• In 2021, the value of trade in goods between the EU and Canada was approximately $88.2 billion.
  • In addition to this agreement with the EU, the CBSA has established mutual recognition with the customs administrations of Australia, Hong Kong, Israel, Japan, Mexico, New Zealand, Peru, Singapore, South Korea and the United States.

Associated Links

Argo Customs Brokers is Available to Assist

If you or your company imports goods that are affected by this agreement, ARGO Customs Brokers would be happy to talk with you about how you and your company can get the most out of it. The team at Argo Customs Brokers is always available to answer questions about importing and exporting and can help you understand the effect that this agreement can have on your plans. All inquiries are welcome.

The Canada-United States-Mexico Agreement

The Canada-United States-Mexico Agreement

Argo Customs Brokers is dedicated to maintaining clear communication with their customers and those who wish to keep themselves informed about important importing and exporting regulations. As such, we present pertinent points from a news release issued by the Canada Border Services Agency.

The customs notice titled Implementation of the Canada-United States-Mexico Agreement (CUSMA) was published on April 3, 2020.

The Canada-United States-Mexico Agreement (CUSMA) entered into force on July 1, 2020, replacing the North American Free Trade Agreement (NAFTA). There was no transition period.

Since CUSMA came into effect, the CBSA has applied the LVS threshold consistently across all commercial programs, regardless of the mode, stream of importation, or free trade agreement under which a preferential tariff treatment is claimed. It is not limited to the Courier Low Value Shipment Program.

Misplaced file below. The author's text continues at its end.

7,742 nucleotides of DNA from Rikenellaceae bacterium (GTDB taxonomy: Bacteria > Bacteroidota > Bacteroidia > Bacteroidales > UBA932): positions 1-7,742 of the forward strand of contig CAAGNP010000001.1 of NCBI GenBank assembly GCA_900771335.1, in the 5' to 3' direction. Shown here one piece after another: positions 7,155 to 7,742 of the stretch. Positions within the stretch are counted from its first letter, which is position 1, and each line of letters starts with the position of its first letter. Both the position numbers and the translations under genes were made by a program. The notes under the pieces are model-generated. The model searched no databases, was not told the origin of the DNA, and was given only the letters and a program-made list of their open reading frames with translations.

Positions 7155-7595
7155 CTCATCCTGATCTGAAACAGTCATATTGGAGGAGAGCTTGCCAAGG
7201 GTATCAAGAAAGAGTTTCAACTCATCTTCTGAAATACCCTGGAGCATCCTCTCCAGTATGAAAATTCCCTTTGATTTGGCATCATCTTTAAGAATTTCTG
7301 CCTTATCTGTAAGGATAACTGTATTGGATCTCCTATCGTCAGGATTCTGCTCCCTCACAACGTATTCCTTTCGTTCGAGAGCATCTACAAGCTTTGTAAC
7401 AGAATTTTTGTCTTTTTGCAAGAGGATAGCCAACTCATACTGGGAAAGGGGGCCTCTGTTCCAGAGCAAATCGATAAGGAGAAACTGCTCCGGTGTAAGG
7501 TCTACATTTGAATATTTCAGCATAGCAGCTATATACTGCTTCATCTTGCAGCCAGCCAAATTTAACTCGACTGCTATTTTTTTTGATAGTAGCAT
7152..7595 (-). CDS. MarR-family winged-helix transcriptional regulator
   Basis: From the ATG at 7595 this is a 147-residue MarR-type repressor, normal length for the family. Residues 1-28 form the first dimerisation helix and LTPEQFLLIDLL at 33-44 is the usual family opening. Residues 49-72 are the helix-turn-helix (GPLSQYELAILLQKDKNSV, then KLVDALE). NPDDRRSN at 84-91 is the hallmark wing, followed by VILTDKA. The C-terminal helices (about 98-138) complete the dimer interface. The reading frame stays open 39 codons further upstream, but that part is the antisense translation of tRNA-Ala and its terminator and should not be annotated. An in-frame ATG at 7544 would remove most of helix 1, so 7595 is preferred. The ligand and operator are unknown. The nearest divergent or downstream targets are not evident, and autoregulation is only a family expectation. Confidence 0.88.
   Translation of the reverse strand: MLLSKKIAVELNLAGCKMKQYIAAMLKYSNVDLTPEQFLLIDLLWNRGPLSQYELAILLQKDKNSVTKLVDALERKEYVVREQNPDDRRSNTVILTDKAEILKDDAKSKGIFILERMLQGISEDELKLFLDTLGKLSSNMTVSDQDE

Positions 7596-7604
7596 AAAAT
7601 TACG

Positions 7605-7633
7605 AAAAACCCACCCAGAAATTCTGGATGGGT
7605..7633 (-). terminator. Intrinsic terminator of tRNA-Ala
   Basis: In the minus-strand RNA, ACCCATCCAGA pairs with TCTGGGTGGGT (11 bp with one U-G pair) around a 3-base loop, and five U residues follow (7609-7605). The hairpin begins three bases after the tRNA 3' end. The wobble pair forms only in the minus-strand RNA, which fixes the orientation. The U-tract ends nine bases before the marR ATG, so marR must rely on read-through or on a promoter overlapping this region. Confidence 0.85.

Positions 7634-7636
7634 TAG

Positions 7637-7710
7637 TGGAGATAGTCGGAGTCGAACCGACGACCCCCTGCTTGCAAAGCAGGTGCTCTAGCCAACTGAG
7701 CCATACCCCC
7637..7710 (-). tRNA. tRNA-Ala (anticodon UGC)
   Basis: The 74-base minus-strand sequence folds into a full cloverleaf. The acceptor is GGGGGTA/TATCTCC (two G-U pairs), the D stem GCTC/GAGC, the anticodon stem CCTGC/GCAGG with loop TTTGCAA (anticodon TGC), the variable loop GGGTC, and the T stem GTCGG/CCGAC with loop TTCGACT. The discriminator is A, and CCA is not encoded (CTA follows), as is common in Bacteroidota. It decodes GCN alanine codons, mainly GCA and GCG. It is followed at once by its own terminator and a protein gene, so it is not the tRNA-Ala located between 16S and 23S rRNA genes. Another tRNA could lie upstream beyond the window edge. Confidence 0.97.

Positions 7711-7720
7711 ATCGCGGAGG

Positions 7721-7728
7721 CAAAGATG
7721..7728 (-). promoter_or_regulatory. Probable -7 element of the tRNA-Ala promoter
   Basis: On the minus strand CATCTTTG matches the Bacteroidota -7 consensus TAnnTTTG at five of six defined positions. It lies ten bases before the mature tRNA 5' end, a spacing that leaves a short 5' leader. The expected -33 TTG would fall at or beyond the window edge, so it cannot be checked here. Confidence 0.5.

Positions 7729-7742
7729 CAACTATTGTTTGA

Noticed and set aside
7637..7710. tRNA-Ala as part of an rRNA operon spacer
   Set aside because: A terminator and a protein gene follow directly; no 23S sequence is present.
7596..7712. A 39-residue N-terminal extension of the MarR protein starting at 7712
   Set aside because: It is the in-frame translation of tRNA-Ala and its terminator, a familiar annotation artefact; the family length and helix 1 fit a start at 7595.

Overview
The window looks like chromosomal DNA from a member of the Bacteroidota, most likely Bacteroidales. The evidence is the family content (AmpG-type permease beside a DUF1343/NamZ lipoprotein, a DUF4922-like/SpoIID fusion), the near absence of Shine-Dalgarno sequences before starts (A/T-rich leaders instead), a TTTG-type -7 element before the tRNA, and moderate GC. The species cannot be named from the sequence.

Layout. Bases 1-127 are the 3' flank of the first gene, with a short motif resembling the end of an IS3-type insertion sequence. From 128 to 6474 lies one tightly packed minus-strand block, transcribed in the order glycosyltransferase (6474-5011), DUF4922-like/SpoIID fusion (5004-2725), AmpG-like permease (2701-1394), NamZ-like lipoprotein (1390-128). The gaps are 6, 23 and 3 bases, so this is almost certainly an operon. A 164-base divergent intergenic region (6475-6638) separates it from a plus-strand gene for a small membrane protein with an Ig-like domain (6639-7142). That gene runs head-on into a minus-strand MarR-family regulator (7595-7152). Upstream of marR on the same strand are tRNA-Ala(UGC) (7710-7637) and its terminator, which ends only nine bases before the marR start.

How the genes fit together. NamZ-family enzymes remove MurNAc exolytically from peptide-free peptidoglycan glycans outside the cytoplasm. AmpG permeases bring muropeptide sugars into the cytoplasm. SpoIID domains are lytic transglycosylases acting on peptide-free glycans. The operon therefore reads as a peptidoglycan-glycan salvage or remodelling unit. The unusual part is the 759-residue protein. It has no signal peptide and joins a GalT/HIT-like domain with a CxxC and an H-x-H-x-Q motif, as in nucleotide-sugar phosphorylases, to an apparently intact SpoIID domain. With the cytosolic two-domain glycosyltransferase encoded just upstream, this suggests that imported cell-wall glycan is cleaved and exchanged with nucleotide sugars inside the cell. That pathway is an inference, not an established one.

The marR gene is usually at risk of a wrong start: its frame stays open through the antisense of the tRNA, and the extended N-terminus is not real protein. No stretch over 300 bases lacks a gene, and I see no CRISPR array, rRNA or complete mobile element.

CUSMA coming into effect does not impact the application of existing anti-dumping or countervailing measures in force for goods originating or imported from Mexico or the US.

“Canada, the United States, and Mexico created the largest free trade region in the world, generating economic growth and helping to raise the standard of living for the people of all three member countries. The Canada-United States-Mexico Agreement (CUSMA) will serve to reinforce Canada’s strong economic ties with the United States and Mexico.” ~ Canada Border Services Agency

Key Takeaways

  • In order to claim preferential tariff treatment under the Canada-United States-Mexico Agreement (CUSMA), a certification of origin is required. The certification of origin has no prescribed format but instead consists of a set of minimum data elements.
  • The certification of origin may be completed by either the exporter, producer, or importer of the goods for the purpose of certifying that a good being exported from the territory of another party qualifies as an originating good. It may be provided on an invoice or any other document and may be completed and submitted electronically, including with an electronic or digital signature.
  • A shipment’s value must not exceed $3,300 to meet the low-value shipment (LVS) threshold.
  • LVS allows goods to benefit from simplified report, release, accounting, and documentation requirements, and these benefits apply regardless of the origin of manufacture or country of export.